With some financial flexibility in their favor, the Raptors could do something that was unthinkable just a few years ago: bring back Vince Carter.  The Mavericks veteran is coming off of a three-year, $9.3MM deal in Dallas and Mark Cuban may not have enough wiggle room to keep him.  Carter is still going strong at 37 and would be a solid addition to the Raptors, as well as a feel-good story, though he says he would welcome a new deal with the Mavericks.  We’re not so sure that Air Canada wouldn’t fly back home if the money was right.

Lowry is the most important free agent on the roster but he’s not the only one.  The well-traveled Patrick Patterson is a restricted free agent.  He showed promise at times and averaged 9.1 PPG and 5.1 RPG in 23 minutes per contest for the Raps.  Patterson is an adept three-point shooter who nailed 41.1% of his shots from downtown for Toronto and may seek out an opportunity with more playing time.  He’s not in line for a massive deal but a better opportunity to showcase himself could set him up for a bigger contract in the future.

The Raptors finished the season with two of their summer league invites on the roster.  Dwight Buycks and Julyan Stone found their respective niches on the bench and it’s a safe bet that their inexpensive team options, $816K and $948K ($100K guaranteed) respectively, will be exercised.  Still, one has to imagine that they’ll push for new deals and the Raptors may choose to lock them up on mulii-year pacts before they can increase their value further next season.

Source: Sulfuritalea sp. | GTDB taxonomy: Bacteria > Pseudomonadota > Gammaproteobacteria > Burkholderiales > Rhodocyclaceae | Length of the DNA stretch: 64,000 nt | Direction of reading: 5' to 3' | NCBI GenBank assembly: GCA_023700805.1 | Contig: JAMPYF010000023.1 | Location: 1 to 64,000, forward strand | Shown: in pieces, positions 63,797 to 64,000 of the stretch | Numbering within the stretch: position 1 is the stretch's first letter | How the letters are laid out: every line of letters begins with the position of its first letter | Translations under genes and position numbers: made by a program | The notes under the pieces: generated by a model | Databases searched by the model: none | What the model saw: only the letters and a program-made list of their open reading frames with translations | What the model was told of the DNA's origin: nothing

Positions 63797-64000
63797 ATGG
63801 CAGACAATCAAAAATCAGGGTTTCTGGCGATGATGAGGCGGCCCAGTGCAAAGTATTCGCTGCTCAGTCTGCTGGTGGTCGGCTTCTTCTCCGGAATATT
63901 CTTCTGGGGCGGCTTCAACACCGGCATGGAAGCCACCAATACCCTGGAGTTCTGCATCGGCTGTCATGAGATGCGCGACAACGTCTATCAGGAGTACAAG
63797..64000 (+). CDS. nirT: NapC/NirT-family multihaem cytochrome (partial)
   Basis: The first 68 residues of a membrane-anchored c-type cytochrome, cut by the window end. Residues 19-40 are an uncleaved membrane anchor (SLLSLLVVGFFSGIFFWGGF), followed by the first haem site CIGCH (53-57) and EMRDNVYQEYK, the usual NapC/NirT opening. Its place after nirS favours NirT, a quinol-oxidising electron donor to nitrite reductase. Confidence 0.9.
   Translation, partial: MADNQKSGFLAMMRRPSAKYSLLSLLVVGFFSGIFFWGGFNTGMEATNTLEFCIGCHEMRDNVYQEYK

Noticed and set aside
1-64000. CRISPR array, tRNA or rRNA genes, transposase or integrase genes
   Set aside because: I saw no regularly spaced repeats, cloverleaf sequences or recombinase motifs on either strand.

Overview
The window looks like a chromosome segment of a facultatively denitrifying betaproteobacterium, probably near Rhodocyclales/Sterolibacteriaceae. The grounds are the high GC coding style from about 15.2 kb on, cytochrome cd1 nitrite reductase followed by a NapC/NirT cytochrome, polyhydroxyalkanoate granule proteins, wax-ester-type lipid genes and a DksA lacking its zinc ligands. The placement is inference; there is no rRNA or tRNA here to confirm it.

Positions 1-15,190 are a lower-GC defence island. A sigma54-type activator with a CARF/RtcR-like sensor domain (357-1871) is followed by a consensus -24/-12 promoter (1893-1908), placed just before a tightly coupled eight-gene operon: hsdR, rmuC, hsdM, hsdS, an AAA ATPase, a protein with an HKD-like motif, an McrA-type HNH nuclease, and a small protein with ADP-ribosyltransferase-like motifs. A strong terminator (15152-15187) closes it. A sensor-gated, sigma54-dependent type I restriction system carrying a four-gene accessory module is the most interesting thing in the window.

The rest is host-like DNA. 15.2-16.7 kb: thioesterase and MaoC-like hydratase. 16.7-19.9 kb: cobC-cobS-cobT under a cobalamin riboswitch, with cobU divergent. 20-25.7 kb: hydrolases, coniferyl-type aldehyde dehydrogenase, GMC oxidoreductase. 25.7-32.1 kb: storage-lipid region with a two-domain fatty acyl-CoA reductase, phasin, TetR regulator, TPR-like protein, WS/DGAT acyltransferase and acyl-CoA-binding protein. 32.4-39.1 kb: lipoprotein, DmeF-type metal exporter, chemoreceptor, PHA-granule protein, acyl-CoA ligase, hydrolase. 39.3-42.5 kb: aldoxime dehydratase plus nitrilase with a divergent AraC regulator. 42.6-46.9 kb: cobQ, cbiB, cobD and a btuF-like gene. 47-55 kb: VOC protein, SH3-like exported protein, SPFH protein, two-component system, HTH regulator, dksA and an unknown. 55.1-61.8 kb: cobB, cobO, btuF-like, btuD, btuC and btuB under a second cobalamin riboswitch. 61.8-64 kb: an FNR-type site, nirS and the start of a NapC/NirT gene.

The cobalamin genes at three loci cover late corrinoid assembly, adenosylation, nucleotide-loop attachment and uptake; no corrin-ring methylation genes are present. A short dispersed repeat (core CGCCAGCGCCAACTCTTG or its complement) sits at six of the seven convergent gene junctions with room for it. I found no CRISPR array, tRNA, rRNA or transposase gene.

In addition to having a bit of cap room, the Raptors also have an opportunity to improve through the draft.  Toronto has three picks: their first round pick selection (20th overall) and two second round picks, the No. 37 (via the Kings) and No. 59 (via the Thunder).  While the Raptors are still somewhat future-minded, they got a taste of winning this season and they presumably want to position themselves for a deep playoff run in 2014/15.  It wouldn’t be a shock to see the Raptors move one or both of their second round picks and take calls on their No. 20 overall pick.  The Raptors also have 2012 second-round pick Tomislav Zubcic stashed overseas, so they’ve already got a young prospect in the pipeline.